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http://dx.doi.org/10.1016/j.ajoc.2016.01.003DOI Listing
http://www.ncbi.nlm.nih.gov/pmc/articles/PMC5757339PMC
April 2016
12 Reads

Combination of transconjunctival and lateral canthotomy with modified endaural approaches in midface osteogenic distraction.

Br J Oral Maxillofac Surg 2016 07 3;54(6):707-9. Epub 2015 Dec 3.

Senior Resident, Oral and Maxillofacial Surgery Residency Program at Universidad El Bosque, Bogotá, Colombia.

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https://linkinghub.elsevier.com/retrieve/pii/S02664356150070
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http://dx.doi.org/10.1016/j.bjoms.2015.11.016DOI Listing
July 2016
3 Reads
1.133 Impact Factor

Preseptal transconjunctival approach to the orbital floor fractures. Surgical technique.

Rev Stomatol Chir Maxillofac Chir Orale 2015 Dec 13;116(6):362-7. Epub 2015 Nov 13.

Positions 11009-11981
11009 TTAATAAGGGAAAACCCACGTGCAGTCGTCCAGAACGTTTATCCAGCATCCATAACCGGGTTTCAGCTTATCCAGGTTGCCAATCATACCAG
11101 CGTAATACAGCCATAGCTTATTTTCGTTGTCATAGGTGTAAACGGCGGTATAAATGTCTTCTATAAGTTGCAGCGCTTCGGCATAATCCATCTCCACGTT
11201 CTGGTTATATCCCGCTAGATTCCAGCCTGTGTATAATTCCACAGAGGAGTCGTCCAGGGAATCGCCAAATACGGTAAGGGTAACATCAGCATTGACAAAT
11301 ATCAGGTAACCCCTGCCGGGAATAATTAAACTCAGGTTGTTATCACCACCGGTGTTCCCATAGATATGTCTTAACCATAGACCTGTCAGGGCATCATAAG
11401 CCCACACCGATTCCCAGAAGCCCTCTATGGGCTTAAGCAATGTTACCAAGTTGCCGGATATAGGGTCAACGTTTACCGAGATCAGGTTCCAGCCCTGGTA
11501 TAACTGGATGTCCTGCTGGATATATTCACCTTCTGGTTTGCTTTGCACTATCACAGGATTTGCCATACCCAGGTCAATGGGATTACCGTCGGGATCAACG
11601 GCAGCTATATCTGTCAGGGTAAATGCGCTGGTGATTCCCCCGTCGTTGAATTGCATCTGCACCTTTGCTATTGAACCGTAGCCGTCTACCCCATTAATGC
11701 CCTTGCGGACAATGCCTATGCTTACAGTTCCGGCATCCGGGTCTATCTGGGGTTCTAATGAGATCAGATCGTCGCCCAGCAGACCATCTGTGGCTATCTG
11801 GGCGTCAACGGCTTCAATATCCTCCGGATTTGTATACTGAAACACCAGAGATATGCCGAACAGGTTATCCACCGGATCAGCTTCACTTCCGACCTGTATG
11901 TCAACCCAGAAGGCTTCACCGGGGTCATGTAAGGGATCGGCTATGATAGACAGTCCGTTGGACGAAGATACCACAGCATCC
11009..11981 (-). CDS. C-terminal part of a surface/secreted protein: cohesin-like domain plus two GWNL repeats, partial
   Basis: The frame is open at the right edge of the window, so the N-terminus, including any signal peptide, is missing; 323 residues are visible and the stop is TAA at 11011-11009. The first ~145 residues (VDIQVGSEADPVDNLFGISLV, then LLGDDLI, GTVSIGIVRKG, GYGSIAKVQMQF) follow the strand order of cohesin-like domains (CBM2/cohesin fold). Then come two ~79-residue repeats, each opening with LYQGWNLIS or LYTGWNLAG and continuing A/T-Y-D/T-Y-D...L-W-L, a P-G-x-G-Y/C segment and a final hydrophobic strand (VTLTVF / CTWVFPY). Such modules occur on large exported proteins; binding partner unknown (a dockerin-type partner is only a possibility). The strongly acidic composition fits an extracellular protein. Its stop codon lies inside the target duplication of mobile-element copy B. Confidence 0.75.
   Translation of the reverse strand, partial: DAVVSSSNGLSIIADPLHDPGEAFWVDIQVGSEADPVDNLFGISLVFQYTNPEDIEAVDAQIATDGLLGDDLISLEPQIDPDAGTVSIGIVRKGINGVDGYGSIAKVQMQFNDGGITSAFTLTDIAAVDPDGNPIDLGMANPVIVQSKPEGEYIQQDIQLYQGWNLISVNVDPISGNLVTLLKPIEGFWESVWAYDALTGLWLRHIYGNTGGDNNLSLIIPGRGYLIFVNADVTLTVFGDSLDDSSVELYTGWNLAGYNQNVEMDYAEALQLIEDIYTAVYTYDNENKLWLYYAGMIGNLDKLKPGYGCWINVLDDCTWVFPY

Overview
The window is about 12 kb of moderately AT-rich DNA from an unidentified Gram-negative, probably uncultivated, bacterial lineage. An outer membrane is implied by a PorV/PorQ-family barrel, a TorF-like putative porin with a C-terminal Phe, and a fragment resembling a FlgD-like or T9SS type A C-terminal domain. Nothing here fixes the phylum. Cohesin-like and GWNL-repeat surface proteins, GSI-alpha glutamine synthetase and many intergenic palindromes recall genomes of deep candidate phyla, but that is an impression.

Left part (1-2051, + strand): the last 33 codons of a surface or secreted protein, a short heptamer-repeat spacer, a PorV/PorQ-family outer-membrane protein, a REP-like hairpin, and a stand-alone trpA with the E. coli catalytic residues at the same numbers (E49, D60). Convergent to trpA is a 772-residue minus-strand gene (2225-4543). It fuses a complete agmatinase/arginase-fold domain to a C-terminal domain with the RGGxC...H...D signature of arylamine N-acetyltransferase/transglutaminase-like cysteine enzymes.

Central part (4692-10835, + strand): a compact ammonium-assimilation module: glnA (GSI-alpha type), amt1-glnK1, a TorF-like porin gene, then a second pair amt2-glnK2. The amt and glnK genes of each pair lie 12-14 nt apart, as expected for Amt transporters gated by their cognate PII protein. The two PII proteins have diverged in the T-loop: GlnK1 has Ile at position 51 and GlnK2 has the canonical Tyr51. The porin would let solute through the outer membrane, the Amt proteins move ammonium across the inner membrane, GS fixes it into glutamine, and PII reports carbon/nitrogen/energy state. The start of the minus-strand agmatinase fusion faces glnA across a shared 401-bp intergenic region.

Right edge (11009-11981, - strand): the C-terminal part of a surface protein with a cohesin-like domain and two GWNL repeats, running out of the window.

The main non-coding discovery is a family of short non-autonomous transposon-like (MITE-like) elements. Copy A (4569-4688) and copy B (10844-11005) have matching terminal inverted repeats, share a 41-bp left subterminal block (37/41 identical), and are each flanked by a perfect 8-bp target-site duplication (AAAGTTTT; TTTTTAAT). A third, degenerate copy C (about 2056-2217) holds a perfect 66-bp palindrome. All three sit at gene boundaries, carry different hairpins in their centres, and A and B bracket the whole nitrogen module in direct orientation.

Department of surgery, service of maxillofacial and oral surgery, faculty of medicine, university hospital, Geneva, Switzerland. Electronic address:

Introduction: Orbital floor fractures may be reached through 2 types of conjunctival approaches, the preseptal one and the retroseptal one. While the retroseptal approach offers a more direct and easier route to the orbital rim and floor, it is associated with a significantly higher rate of lower lid complications compared to the preseptal approach. We will focus on the preseptal transconjunctival approach. Read More

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http://dx.doi.org/10.1016/j.revsto.2015.10.004DOI Listing
December 2015
6 Reads

Orbital Compartment Syndrome: Alternative Tools to Perform a Lateral Canthotomy and Cantholysis.

Wilderness Environ Med 2016 Mar 12;27(1):85-91. Epub 2015 Nov 12.

Department of Emergency Medicine, University of Arizona, Tucson, AZ; Buecher Biological Consulting, Tucson, AZ (Mr Clemans).